A good friend of mine was recently diagnosed with cancer. Her prognosis is excellent, but she has had to go through some surgeries, radiation and lastly chemo. The chemo treatments wipe her out for about 12 days and then she returns to being her normal pre-chemo self, albeit with extra exhaustion. Of course, emotionally she has been on a roller coaster ride as well: fear, loss, embarrassment (the whole experience of being suddenly bald and having to figure out how to look presentable), isolation, loneliness and days, weeks and even months of pervasive sadness.
An opportunity arose where a group of friends who have been close to my friend for decades were planning a weekend retreat. After she knew she’d be okay to join them she texted that she wanted in! She was so looking forward to a few days to hang out, laugh and enjoy the old and dear friendships.
She was stunned when her friends rejected her request to be included in the retreat since she had gone with this group several times in recent years. She knew something was up when it took over 48 hours for there to be any kind of a reply.
In her texts to her friends, she stressed that she was fine, was still going to work regularly, was able to do stairs, was driving and basically was reasonably healthy, other than knowing she would probably need to take a few extra naps.
My friend shared with them that she had been very lonely and how meaningful it would be to have a chance to gather with them. She realized how much she longed for connection and fun after so many months of fear and pain and all the other struggles that go along with dealing with cancer recovery. She knew that these retreats were not anything too involved: people sharing their lives over some good food. She was confident adding her back into the list of attendees would not have caused any significant stress on the group.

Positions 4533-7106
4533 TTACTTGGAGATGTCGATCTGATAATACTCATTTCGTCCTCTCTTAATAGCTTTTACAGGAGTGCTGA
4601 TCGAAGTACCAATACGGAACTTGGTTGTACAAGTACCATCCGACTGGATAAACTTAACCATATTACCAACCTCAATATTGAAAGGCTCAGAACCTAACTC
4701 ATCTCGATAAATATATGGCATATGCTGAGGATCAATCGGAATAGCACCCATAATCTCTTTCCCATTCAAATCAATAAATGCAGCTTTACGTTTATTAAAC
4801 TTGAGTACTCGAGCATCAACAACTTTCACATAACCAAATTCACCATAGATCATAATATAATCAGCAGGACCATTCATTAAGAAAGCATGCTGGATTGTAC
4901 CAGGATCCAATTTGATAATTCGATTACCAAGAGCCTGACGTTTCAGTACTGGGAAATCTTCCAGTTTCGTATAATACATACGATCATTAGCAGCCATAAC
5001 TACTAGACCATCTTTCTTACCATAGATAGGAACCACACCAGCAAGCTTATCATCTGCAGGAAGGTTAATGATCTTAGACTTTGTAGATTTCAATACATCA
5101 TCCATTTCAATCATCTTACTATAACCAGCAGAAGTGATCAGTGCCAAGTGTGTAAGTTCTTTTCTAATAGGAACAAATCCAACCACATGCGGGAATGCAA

She was wrong. Two days after she sent out her first request, she got a cursory text back that basically said they felt it would not be a good idea for her to come. There was no further explanation given.
To say my friend was hurt is an understatement! She was devastated. She felt so rejected by people I thought were genuine friends. As we talked it became clear that there are categories of relationships where you feel safe, appreciated and cared for, especially in those times when you are facing a life crisis of some sort. Sometimes you don’t even know that people you consider close, caring friends would fall under the category of fair-weather friends. These are the people who like to have your around when things are lighthearted, fun, and relaxing.
My friend thought that maybe they were worried that they would have to hear talk about her cancer, which she definitely would not do, or that they felt it would’ve been a downer to have her around, feeling like cancer is somehow contagious. No matter what, it obviously made them uncomfortable to include her in what would have been a very helpful and healing time away for her. She said she knew there was no intention to be so hurtful and there was probably no realization of the deep and painful impact their decision was having on her.
Sometimes people don’t realize how wounding they have been to another person. I suspect we all have wounded other people unintentionally and maybe never knew that we had hurt them. Maybe that’s just the way it is for us as human beings trying to make it in the world.